Quick! What is the name of your favorite restaurant? We'll get to this in a minute.
Okay, now on with the blog. The picture above is from a seminar I have done on all aspects of marketing. The idea focuses around a dart board, where the most outer rings are traditional mass media, expensive marketing, we go through the rings and other modes of marketing, as they get less expensive, more effective, until we hit the bulls-eye: Word of Mouth Marketing.
Why the picture? "Somewhere between 254 and 5,000 is a number that represents just how many commercial messages an average consumer gets each day" - Advertising Age, April 2, 2007. That was before the explosion of social media.
To really achieve your marketing goals and help get through the clutter make sure they are SMART; Specific, Measurable, Achievable, Results oriented, Time Specific. You should also think about where your customers go to get information.
My favorite ad of all time is in the most outer ring of the dart board; Super Bowl Commercials! That ad is the Apple Macintosh 1984 ad. It was edited a bit and used in the Hillary Clinton campaign in the 2008 election cycle.
Most companies can't afford a super bowl ad, let alone any TV commercials. BUT, can you leverage local TV stations for their "Best of" contests they have? Does it make sense with your goals?
As we move from the outer ring we go through national and local print advertising, radio, direct mail, trade shows.
Closer to the bulls-eye you have websites, micro sites, banner ads, SEO, blogs, and email marketing. Regarding email marketing, one of my favorite books on marketing is Seth Godin's Permission Marketing. It is great for email marketing but a good read to be a successful marketer.
The first ring outside of the bulls-eye in my mind is social media. The rise of popularity of twitter, facebook, and LinkedIn really helps the SMART marketer leverage word of mouth. In a future blog I'll talk about how the combination of email marketing and social media can be extremely powerful.
Bulls-eye: Word of Mouth; your friends, clients, peers, and associations talking about you and recommending you and your company. PR through people writing about you in articles and blogs, customer testimonials.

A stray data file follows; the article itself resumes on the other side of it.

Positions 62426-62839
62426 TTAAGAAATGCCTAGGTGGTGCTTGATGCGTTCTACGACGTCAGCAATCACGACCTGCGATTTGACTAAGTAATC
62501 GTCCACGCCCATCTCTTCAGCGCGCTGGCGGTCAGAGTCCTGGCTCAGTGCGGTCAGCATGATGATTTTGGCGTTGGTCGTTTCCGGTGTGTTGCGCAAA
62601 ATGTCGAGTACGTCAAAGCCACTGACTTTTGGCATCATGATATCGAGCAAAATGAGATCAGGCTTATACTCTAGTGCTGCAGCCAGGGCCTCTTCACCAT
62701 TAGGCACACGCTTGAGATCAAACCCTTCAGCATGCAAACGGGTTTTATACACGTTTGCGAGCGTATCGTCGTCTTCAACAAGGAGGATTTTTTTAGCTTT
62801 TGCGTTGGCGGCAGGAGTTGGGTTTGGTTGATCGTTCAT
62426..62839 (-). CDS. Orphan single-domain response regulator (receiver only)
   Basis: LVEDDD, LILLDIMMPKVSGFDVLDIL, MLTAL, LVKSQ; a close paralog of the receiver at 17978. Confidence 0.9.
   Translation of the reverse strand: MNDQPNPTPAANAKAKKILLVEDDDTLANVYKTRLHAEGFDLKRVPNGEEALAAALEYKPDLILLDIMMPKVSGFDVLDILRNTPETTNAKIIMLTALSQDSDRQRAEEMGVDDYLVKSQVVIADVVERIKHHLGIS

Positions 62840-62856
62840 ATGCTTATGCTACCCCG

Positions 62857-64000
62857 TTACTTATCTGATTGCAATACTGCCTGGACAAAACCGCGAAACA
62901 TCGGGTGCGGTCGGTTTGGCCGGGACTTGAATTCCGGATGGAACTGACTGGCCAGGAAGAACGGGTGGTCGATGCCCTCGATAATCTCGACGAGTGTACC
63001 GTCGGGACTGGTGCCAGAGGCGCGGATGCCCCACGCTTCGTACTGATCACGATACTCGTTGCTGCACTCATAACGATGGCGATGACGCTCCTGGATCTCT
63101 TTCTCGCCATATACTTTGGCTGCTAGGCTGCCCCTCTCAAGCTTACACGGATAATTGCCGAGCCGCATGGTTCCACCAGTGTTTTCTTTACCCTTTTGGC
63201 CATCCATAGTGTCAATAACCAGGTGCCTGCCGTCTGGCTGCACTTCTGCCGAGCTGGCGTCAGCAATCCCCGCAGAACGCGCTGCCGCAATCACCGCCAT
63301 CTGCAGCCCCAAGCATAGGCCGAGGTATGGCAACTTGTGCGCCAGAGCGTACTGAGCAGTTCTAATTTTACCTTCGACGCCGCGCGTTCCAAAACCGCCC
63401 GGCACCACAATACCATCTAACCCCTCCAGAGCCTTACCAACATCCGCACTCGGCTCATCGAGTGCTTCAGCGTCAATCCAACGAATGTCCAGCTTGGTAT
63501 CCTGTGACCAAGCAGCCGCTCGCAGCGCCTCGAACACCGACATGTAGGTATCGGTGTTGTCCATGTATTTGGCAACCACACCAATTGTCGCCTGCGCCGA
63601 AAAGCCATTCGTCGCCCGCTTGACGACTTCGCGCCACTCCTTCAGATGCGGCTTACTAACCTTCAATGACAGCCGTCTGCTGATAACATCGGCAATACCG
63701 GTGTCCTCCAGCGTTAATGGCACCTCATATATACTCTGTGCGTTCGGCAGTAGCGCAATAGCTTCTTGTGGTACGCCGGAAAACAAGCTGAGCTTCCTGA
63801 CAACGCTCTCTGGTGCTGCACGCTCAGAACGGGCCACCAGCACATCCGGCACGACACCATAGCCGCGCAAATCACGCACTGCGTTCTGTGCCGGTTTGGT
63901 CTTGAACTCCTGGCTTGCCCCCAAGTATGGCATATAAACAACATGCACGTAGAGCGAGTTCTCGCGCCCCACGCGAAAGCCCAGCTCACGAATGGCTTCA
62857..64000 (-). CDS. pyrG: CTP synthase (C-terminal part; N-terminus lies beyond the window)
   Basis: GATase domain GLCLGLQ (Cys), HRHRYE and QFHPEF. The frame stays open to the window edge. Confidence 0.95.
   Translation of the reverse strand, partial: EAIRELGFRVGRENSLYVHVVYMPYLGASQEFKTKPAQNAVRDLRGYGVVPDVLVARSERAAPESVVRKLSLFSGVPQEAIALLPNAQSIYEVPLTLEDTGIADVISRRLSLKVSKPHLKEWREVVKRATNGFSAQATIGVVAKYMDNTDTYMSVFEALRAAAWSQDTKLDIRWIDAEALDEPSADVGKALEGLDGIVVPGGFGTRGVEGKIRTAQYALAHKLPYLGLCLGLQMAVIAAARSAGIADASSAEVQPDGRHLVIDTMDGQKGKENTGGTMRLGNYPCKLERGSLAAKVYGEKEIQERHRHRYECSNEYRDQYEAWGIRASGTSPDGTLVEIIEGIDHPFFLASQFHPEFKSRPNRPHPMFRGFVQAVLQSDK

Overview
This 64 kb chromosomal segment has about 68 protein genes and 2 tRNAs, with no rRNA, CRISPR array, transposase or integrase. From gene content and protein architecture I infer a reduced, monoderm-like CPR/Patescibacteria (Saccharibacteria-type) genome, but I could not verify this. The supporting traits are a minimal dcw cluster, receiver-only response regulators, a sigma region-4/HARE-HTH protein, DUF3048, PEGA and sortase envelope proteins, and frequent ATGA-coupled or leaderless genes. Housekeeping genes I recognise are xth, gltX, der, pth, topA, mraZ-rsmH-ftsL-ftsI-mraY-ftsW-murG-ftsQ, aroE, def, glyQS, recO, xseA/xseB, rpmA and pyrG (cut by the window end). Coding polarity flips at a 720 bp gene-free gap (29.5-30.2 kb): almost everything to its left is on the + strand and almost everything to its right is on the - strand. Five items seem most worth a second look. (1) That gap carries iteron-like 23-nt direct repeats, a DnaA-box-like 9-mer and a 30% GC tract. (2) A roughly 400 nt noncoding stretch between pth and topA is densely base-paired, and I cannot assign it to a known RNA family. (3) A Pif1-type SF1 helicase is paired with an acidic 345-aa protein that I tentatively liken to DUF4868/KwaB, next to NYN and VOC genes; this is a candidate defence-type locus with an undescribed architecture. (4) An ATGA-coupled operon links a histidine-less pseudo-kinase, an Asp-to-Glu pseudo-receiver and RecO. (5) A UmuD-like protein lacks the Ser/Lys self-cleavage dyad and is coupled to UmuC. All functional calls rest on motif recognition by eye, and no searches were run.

Back to your favorite restaurant. Why is it your favorite? Have you told other people about it? Word of mouth is powerful isn't it.
How can you leverage aspects of marketing that make sense to help you achieve your SMART goals and help you promote your word of mouth?
By the way. Click here to learn about my favorite restaurant. Turn on your speakers.
Shopping for Halloween this year was a frightening experience; far scarier than zombies, werewolves or the acting in those Twilight movies. The shock came when I was perusing the candy selection, trying to decide which motion activated ghoul would best scare the people around my apartment. An aisle away from these scream-inducing devices sat an inflatable Santa, reindeer, and as much red and green as could possibly be stuffed into a 20-square-foot section.
I know, right?!
My first thought was that the only way this would be acceptable would be if the Santa had fangs and Rudolph was some sort of twisted slasher-flick villain. But no, the truth of the situation was, after Christmas was done kidnapping Thanksgiving, it had set its sights on Halloween as its next victim.
A part of me gets it. I mean, who doesn’t love Christmas? The presents, visits from the family, chestnuts roasting on an open fire, “Home Alone” on television. It’s a magical time of year. But in all honesty, doesn’t the sight of Santa Clause or the sound of sleigh bells for an entire quarter of the year start to cheapen that magic?
In an effort to fight the power and the (jolly red) suits manipulating Christmas, here are a few fun and inspiring resources that remind us that there is still a holiday called Thanksgiving…you know, that one day that happens before the all-important Black Friday shopping experience.
On Halloween, I almost punched a 15-year-old in the face.
For being too old for candy handouts? No, although I filled bags of several kids who nearly looked me in the eye (I’m an even six feet).
The almost-right-hook occurred at a Russian Circles concert, a band I mentioned in a post last month that talked about noxious online commenting boards. That plea for digital civility, I realize, is almost entirely in vain. A (sizeable) portion of Internet goers will forever create malevolent content or critique it with equal spite.
Excitable teenagers will always shove you to get close to their musical idols and thrash their bodies in untimely mosh pits, both of which shift you far from your original position that you “earned” by an early arrival.
But what can be done? Are you going to pull the young culprit aside and give him or her a stern talkin’ to about manners? Or maybe, like I was tempted, would you unleash a tornado of violence? Think about how that would end.
Timmy the high school freshman could have six buddies who jump you in return. Maybe the band members saw your flying fists and ostracize you from the venue. Better yet, the police cuff you for assaulting a minor.
Probably not worth it. The annoyance, at first consequential, is truly empty and fleeting.
Scan the foul words online, scoff and move on. Retaliation in haste is not only exhausting; it begs further eruptions and stress. It’s unfortunate to sacrifice intellect and gain enemies. You know the content you want, so absorb it and don’t submit to naysayers’ attempts to sour its taste.
However, I do hope my Starburst somehow tasted terrible for those six-foot-tall trick-or-treaters.